A qualitative analysis was performed using an inductive coding approach to allow for new themes to arise [45]. Data analysis was conducted by MK (last year medical student, trained in qualitative methods), NV (psychologist and researcher with expertise regarding prognostic communication, trained in qualitative methods) and MH (psychologist and researcher with expertise regarding second opinions and qualitative methods). NV and MK independently coded fifteen transcripts to enhance data triangulation, using open coding [46]. After every five transcripts, results were jointly discussed by NV, MK and MH to reach a consensus on an initial coding scheme. Throughout this process, the coding scheme was further refined and hierarchical layers emerged. Previously analysed transcripts were reviewed to make any necessary coding adjustments based on the updated coding scheme. When only a few new codes were added during the third consensus discussion, the coding scheme was finalised. MK coded all remaining 45 transcripts. In addition to segments that MK perceived as ambiguous, one out of every five transcripts was double-coded by NV and discussed to reach an agreement. After completion of the open coding process, prominent topics were derived from the final coding scheme. All three authors reviewed these to generate higher-order descriptive themes of prognostic communication in SOs for advanced cancer patients. Extensive discussions further explored potential links between recurring themes. Illustrating quotes were identified from the transcripts throughout the data analysis to substantiate findings.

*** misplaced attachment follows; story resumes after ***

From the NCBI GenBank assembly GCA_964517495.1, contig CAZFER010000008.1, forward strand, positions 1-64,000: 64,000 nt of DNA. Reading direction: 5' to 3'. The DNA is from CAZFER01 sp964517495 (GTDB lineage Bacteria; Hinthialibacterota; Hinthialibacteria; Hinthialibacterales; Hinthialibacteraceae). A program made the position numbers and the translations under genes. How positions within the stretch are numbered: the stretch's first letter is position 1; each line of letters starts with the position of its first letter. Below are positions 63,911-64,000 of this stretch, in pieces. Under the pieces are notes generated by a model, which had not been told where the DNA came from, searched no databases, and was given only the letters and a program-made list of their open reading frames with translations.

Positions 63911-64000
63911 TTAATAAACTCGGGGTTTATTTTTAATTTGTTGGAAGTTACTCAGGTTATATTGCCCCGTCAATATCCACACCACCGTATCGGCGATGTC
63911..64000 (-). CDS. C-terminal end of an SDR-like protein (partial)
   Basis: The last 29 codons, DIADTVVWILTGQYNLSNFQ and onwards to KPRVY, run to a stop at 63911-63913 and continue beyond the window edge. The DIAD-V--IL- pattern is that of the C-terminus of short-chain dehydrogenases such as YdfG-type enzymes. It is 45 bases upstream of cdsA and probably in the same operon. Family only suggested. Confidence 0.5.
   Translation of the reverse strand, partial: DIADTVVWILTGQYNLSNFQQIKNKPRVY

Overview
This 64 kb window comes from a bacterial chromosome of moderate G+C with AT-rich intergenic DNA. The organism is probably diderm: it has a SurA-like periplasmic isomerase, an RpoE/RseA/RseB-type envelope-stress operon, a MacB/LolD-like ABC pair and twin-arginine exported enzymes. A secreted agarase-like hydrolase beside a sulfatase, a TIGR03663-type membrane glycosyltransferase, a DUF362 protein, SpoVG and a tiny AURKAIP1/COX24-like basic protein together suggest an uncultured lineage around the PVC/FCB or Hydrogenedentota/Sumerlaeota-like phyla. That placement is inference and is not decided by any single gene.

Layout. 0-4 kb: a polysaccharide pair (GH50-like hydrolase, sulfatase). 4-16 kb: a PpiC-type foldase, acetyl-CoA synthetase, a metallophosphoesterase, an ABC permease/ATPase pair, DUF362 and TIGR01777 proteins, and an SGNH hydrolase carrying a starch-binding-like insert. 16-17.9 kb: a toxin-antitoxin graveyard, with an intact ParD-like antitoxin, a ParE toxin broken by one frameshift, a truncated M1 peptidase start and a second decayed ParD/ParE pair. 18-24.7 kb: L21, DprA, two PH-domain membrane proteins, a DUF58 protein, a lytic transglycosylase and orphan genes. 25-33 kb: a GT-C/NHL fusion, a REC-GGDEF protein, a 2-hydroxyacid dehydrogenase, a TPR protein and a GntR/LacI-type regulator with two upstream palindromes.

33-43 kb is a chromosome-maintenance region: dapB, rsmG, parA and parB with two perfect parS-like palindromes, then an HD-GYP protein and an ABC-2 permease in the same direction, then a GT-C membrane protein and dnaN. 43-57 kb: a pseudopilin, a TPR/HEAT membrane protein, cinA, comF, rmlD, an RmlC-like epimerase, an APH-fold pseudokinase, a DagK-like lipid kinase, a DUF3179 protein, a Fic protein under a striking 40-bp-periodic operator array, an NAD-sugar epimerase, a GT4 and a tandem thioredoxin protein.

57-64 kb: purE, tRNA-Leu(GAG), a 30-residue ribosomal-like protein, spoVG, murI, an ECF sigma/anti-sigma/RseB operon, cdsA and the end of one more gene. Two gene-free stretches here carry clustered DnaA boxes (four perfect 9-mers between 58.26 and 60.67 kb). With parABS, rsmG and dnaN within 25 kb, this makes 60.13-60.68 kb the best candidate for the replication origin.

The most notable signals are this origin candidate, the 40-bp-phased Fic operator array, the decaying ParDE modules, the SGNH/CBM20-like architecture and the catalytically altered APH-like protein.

3. Results